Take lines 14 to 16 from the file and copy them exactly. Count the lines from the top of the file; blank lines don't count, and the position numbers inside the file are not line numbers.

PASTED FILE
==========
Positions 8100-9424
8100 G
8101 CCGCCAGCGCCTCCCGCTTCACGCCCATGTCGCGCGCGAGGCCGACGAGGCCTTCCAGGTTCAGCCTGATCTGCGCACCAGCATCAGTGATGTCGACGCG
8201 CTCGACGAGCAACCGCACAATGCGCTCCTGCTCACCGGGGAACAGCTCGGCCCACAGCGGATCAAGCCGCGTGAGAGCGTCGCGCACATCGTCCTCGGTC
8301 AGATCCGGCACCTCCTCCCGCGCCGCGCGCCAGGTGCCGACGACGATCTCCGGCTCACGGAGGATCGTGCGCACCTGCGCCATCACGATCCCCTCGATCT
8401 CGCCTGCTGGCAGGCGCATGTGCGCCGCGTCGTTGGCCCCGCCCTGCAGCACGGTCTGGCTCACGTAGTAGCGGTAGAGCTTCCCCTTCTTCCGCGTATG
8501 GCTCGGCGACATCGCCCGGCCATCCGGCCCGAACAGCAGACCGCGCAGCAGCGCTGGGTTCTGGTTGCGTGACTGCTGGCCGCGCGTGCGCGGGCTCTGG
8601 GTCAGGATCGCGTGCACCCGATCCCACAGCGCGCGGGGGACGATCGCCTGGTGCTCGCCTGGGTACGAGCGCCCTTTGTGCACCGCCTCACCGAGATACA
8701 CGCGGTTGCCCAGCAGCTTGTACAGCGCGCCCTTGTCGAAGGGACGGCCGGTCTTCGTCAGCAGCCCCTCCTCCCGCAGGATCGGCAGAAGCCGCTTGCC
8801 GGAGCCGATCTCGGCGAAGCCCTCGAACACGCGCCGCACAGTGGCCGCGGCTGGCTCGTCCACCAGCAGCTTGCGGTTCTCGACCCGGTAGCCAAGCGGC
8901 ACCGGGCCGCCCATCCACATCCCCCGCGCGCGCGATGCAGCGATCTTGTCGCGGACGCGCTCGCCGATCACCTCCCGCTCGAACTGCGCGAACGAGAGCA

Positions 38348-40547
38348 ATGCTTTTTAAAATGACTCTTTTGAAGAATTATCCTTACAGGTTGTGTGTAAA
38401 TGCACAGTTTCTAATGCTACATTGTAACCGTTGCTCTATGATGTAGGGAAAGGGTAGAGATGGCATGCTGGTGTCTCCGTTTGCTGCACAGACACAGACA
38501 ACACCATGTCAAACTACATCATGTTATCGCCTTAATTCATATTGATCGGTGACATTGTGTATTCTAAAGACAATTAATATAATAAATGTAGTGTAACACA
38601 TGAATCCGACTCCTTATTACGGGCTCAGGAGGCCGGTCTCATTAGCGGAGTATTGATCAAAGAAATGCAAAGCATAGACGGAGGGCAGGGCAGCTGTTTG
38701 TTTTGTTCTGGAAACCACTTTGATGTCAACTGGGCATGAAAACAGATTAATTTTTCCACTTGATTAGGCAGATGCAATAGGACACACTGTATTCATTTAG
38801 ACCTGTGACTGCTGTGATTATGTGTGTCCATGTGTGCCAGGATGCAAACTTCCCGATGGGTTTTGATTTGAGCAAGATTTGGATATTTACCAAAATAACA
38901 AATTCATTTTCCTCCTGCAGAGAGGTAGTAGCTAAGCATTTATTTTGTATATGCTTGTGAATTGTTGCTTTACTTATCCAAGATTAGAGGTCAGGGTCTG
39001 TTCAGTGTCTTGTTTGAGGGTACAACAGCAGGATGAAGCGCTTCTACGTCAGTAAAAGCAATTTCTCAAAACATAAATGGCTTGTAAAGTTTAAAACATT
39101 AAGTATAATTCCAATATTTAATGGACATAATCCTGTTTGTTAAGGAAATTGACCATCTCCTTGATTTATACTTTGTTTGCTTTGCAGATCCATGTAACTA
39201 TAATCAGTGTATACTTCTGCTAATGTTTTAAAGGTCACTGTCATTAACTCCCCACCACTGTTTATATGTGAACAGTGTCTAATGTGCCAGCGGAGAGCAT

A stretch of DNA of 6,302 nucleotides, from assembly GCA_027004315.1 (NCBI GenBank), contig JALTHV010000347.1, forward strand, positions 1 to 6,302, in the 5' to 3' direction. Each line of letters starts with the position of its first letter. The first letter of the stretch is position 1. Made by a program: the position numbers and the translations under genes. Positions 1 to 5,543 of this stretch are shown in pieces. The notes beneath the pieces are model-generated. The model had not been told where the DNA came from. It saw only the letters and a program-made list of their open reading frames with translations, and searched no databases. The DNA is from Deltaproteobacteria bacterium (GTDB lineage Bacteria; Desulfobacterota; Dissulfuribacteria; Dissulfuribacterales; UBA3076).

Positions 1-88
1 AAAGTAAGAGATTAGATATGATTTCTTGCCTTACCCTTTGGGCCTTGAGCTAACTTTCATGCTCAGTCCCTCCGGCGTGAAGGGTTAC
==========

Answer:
38401 TGCACAGTTTCTAATGCTACATTGTAACCGTTGCTCTATGATGTAGGGAAAGGGTAGAGATGGCATGCTGGTGTCTCCGTTTGCTGCACAGACACAGACA
38501 ACACCATGTCAAACTACATCATGTTATCGCCTTAATTCATATTGATCGGTGACATTGTGTATTCTAAAGACAATTAATATAATAAATGTAGTGTAACACA
38601 TGAATCCGACTCCTTATTACGGGCTCAGGAGGCCGGTCTCATTAGCGGAGTATTGATCAAAGAAATGCAAAGCATAGACGGAGGGCAGGGCAGCTGTTTG